Frodo is happy to stay in the weird mans house and isn’t especially eager to set back out on his journey, echoing his previous hesitance in leaving Hobbiton. Added to that is his use of the Ring to try and trick Bombadil, a rather irresponsible thing to attempt, directly against the advice of Gandalf, though it may come from a magically created sense of ease that he has in Bombadil’s house. Frodo still has a lot of growing up to do and still doesn’t seem to grasp just what kind of story he is in the middle of. Interestingly enough, this is the first time in the story that the Ring has actually been used, and it’s a dud.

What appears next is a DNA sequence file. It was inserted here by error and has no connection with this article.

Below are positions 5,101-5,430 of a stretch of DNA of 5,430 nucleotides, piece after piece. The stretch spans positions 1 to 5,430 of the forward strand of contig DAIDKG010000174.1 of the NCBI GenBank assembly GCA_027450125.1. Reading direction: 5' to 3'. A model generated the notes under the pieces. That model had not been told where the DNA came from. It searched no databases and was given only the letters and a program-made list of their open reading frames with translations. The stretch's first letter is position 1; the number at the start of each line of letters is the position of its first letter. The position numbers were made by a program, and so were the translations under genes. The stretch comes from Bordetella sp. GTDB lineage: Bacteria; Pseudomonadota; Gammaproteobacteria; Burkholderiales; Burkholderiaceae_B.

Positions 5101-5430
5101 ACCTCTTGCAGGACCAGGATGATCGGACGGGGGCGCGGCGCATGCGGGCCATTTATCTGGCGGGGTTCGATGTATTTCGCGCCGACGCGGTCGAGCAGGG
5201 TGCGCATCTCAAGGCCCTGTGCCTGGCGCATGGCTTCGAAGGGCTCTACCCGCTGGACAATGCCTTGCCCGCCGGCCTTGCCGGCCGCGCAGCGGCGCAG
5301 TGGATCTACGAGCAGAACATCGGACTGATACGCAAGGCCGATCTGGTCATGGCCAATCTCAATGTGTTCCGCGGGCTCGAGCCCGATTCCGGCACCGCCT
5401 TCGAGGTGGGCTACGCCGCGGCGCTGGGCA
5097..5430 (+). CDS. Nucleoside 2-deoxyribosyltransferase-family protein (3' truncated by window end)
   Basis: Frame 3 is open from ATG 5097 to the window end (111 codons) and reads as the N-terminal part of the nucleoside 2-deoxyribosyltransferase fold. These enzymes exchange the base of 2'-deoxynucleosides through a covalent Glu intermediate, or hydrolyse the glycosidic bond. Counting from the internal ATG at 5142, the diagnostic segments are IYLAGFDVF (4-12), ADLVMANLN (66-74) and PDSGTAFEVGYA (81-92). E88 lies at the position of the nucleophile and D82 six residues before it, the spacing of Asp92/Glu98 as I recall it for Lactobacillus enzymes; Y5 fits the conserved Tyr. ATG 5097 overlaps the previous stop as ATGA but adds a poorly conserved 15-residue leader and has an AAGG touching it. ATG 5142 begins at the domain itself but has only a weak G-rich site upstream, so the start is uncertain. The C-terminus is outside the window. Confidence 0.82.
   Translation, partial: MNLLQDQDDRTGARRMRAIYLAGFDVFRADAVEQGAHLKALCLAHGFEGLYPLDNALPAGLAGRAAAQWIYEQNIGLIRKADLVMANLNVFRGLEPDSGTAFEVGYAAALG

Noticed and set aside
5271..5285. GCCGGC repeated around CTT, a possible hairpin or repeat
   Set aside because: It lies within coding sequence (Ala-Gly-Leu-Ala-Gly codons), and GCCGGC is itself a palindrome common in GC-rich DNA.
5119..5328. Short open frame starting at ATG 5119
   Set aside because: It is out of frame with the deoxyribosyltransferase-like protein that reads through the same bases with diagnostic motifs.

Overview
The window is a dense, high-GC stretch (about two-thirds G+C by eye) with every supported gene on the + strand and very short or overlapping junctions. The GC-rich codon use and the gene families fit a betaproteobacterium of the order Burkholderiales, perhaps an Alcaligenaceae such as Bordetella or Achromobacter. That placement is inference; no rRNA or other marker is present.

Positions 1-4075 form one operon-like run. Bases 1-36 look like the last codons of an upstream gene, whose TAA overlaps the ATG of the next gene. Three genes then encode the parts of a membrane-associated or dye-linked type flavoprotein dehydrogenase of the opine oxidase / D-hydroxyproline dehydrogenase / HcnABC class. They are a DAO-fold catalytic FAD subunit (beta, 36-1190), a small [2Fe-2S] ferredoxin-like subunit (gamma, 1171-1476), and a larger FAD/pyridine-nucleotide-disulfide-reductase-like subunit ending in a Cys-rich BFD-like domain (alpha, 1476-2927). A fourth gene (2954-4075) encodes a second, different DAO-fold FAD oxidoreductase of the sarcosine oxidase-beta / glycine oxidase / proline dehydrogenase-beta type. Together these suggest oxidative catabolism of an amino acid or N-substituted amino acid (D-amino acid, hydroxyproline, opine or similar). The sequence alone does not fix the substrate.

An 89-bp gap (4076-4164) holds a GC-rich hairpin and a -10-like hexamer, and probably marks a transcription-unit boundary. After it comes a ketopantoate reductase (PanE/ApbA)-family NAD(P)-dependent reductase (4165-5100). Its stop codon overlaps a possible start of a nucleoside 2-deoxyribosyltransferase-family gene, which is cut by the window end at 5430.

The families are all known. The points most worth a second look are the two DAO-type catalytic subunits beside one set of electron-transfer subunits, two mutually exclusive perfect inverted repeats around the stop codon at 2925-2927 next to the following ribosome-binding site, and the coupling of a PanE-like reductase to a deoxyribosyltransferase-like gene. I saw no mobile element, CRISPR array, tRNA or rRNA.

First night there, we get the description of Frodo’s second dream. This is depicted as some sort of premonition type thing, but, as we’ll learn later, it’s actually the past. Why Frodo would dream of Gandalf’s escape from Isengard is unknown really. This is just another confusing aspect of the Tom character: we’ll get another eerie dream at the start of the next chapter, so is it Frodo or some side effect of Tom’s presence? Merry and Pippin deal with more straightforward nightmares, their fears easily assuaged by the power of Goldberry. Interestingly Sam, of all the underdeveloped hobbits in this chapter the worst afflicted, is described as sleeping like a log, with nary a glimpse of the kind of trouble the others have.